GENETIC POLYMORPHISMS OF HEMOSTATIC FACTORS AND THROMBOTIC RISK IN NON BCR-ABL MYELOPROLIFERATIVE NEOPLASMS: A PILOT STUDY
Dambrauskienė R1,*, Gerbutavičius R1, Ugenskienė R2, Jankauskaitė R2, Savukaitytė A2, Šimoliūnienė R3, Rudžianskienė M1, Gerbutavičienė R4, Juozaitytė E1
*Corresponding Author: Rūta Dambrauskienė, Department of Oncology and Hematology, Institute of Oncology, Lithuanian University of Health Sciences, Eivenių str. 2, LT-50009 Kaunas, Lithuania. Tel.: +370-3732-6303. Fax: +370-3732-6413. E-mail: ruta.dambrauskiene@gmail.com
page: 35

DISCUSSION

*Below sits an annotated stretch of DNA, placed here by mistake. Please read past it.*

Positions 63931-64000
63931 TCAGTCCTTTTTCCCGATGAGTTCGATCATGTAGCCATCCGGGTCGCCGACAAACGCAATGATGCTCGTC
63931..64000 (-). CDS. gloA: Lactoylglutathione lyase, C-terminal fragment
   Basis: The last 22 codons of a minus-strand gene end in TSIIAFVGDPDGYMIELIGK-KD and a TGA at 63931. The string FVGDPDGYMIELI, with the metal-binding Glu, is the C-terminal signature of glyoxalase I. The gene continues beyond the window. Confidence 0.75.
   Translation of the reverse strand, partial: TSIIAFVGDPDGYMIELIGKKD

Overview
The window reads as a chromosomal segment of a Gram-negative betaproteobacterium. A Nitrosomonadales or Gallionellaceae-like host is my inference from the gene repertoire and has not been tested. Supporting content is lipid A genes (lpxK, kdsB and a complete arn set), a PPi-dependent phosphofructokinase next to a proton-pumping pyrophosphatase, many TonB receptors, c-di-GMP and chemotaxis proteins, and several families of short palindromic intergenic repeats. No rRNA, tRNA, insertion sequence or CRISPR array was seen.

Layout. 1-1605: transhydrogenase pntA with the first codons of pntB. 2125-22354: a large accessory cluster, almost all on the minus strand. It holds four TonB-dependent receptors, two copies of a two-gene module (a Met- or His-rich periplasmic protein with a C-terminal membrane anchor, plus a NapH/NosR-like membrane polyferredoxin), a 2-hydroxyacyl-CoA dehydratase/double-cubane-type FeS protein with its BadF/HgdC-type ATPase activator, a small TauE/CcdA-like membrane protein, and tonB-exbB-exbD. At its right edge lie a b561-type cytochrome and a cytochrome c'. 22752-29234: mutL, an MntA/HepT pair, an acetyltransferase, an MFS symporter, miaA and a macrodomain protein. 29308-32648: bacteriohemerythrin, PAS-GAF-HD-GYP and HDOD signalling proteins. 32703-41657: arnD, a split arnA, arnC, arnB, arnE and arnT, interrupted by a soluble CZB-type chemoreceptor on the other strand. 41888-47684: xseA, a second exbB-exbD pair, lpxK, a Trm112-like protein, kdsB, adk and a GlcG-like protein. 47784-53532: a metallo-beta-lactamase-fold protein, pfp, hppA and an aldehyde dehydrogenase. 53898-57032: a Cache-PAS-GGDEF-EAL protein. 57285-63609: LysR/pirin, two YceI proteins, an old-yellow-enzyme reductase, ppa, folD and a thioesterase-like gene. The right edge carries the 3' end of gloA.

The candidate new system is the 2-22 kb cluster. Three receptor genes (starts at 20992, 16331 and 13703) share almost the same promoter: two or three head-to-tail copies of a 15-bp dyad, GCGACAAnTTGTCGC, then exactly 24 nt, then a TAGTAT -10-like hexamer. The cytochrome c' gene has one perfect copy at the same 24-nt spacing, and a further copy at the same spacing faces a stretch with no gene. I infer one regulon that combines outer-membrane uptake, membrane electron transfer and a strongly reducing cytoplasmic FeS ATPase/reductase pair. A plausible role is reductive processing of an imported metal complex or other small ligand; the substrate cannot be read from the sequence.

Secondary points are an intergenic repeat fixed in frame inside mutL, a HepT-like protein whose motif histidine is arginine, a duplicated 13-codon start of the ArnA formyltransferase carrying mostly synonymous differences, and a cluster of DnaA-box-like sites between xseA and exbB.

The main objective of this study was to evaluate whether SNPs located in genes of platelet glycoprotein Ia/ IIa (c.807C>T), glycoprotein Ibα (VNTR; c.5T>C Kozak; c.5792 C>T), glycoprotein IIb/IIIa (PIA1/2), glycoprotein VI (c.13254T>C), vWF (c.24/1282A>G), coagulation FVII (c.-323P0/10), and β-fibrinogen chain (c.-148 C>T) could be associated with risk of thrombosis in patients with non BCRABL MPNs. The analysis of nine different SNPs provided evidence that the TT genotype (c.807C>T) of GP Ia/IIa, CT genotype (c.-148C>T) of β-fibrinogen chain and coagulation FVII (c.-323P0/10) SNP represent an additional risk factor for thrombosis in patients with non BCR-ABL MPNs. The c.807C>T SNP of GP Ia/IIa was also studied by Afshar-Kharghan et al. [16] in ET and PV patients. The investigators did not identify any associations between this SNP and thrombotic complications in a cohort of 86 ET and PV patients [16]. The homozygous state (TT genotype) of the above-mentioned polymorphism was identified as an additional risk factor for arterial thrombosis in patients with the antiphospholipid syndrome in the studies of Jimenez et al. [23] and Yonal et al. [24]. Our results suggest that the homozygous state of c.807C>T GP Ia/IIa SNP may increase the risk of arterial thrombosis in non BCR-ABL MPNs. A metaanalysis of 66,155 cases that was published by scientists from China did not show any significant relation between GP Ia/ IIa c.807C>T polymorphism and coronary artery disease [25]. In addition, German scientists revealed a modulatory effect of the aforementioned polymorphism on thrombosis development, which can be region- and race-dependent [26]. The impact of coagulation FVII c.-323P0/10 SNP has been recently reviewed by Buxhofer-Ausch et al. [18]. The investigators screened 105 patients with ET meeting the 2008 WHO criteria and 62 patients with early PMF. The c.-323P10 variant of the coagulation FVII showed a statistically significant association with total and arterial thrombosis in univariate as well as in multivariate analysis for patients with ET, but not for those with early PMF [18]. However, the investigators considered that solid data are lacking to explain the mechanism of the relation of c.-323P0 /P10 FVII polymorphism with thrombosis. The authors admit the importance of further experiments to evaluate the influence of the aforementioned SNP on the risk of thrombosis [18]. Our cohort of patients was smaller, but it also included a similar number of patients with ET. We also extended the non BCR-ABL MPN cohort to the whole WHO-confirmed non BCR-ABL MPN population. The majority of cases of the heterozygous variant of c.-323P0 /P10 FVII SNP were found in the ET cohort, compared to the PV cohort, which is in agreement with data published by Buxhofer-Ausch et al. [18]. We also observed a higher prevalence of this polymorphism in non BCR-ABL MPN patients with arterial and total thrombosis. However, the majority of cases of the c.-323P0/10 FVII SNP retained borderline significance on the multivariate analysis of our non BCR-ABL MPN patient cohort. Our study revealed that the coexistence of both heterozygous genotypes in c.-323P0/ P10 FVII and β-fibrinogen c.-148C>T SNP was related to arterial thrombosis in non BCR-ABL MPN patients with the OR of 6.93 and the relative risk of 2.19 for those who were double heterozygous in this study. To the best of our knowledge, a common effect of those two SNPs in non BCR-ABL MPN patients has never been analyzed before. Although the exact pathophysiological mechanism is unclear, we can only speculate that the simultaneous occurrence of two or more prothrombotic SNPs can activate the hemostatic cascade that further predisposes the development of thrombosis in non BCR-ABL MPNs. Our results showed a tendency of a higher frequency of the β-fibrinogen CT genotype (c.-148C>T SNP) in patients with total and arterial thrombosis than in non BCRABL MPN patients who did not experience vascular events. The effect of this SNP was evaluated in a large population of Chinese patients with ischemic stroke and cerebral infarction, but not in non BCR-ABL MPNs [27,28]. There was also evidence that β-fibrinogen c.-148C>T SNP is functional and associated with elevated plasma fibrinogen levels [29]. The carriers of the heterozygous genotype of this SNP showed a trend toward a higher risk of ischemic stroke in our cohort, although, considering the small number of patients, it was of borderline significance. This gave rise to a hypothesis that different single nucleotide poly-morphisms could be potential confounders in vascular-specific events. The age of non BCR-ABL MPN patients who experienced thrombotic events is already a well-known risk factor for thrombosis [2,30]. Our results also confirmed older age as a risk factor for thrombosis. We observed lower MCV and MCH indices in the thrombosis group compared to the thrombosis-free group. However, this difference could be due to the fact that three distinct non BCR-ABL MPN subtypes were studied in this cohort. Differently from Carobbio et al. [30], we were not able to reveal any cardiovascular risk factor as a predictor for thrombosis, probably due to the lower prevalence of cardiovascular risk factors in our cohort. The JAK2 p.V617F mutation is considered to be a risk factor for thrombosis in non BCRABL MPN patients. This was observed in many studies. JAK2 p.V617F mutation is also included in the International Prognostic Score of thrombosis in WHO-essential throm-bocythemia (IPSET-thromobosis) model for ET patients [31]. The results of our study also confirmed that this mutation was a risk factor for thrombosis in non BCRABL MPN patients. Conversely, Calreticulin mutation was associated with a decreased risk of thrombosis in ET and PMF patients in our cohort. Polymorphisms of the factor V Leiden (FVL) and the prothrombin gene G20210A were recognized as risk factors for venous thrombosis from 1994 [32]. They were also investigated in the thrombotic approach of myeloproliferative neoplasms. Ruggeri et al. [33] retrospectively investigated FVL in a cohort of 304 ET and PV patients. The study results revealed that the prevalence of FVL mutation in PV and ET patients was similar to that observed in the normal population. Moreover, the FVL mutation was not associated with arterial or venous thrombosis. However, the authors stated that the FVL mutation is associated with the risk of venous thrombosis recurrences [33]. Schwarz et al. [34] recognized the FVL mutation to be a significant additional risk factor in the occurrence of venous thrombosis in a prospective analysis of 1179 ET patients. De Stefano et al. [35] investigated MPN patients younger than 60 years of age. The study revealed that the risk of thrombosis was increased when FVL and prothrombin gene G20210A mutation coexists with the JAK2 p.V617F mutation in ET patients [35]. Similar results were demonstrated by Tevet et al. [32] in 192 patients with MPN. According to them, the thrombotic risk was higher in the JAK2 p.V617F mutation subgroup and it was further increased by the presence of the FVL mutation [36]. Unfortunately, we did not analyze the aforementioned mutations. However it would be interesting to investigate these thrombophilic factors in conjunction with our studied platelet receptor polymorphisms. Moreover, our study had a few limitations, such as small group size, the absence of controls, and non BCR-ABL MPN heterogeneity, as three types of the disease were analyzed. We also did not measure FVII or plasma fibrinogen levels in our patients. In conclusion, this study was focused on polymorphisms that were located in genes coding different players of the primary and secondary hemostatic system, which reflects several pathophysiological paths from platelet plug to fibrin formation. This study analyzed a large number of SNPs in non BCR-ABL MPN patients, bringing up-todate evidence of what platelet and coagulation factors can contribute to thrombotic complications. The coexistence of several different polymorphisms as well as vascularspecific event polymorphisms could be a clue for further investigations in order to delineate the pathophysiology of thrombosis in non BCR-ABL MPN patients.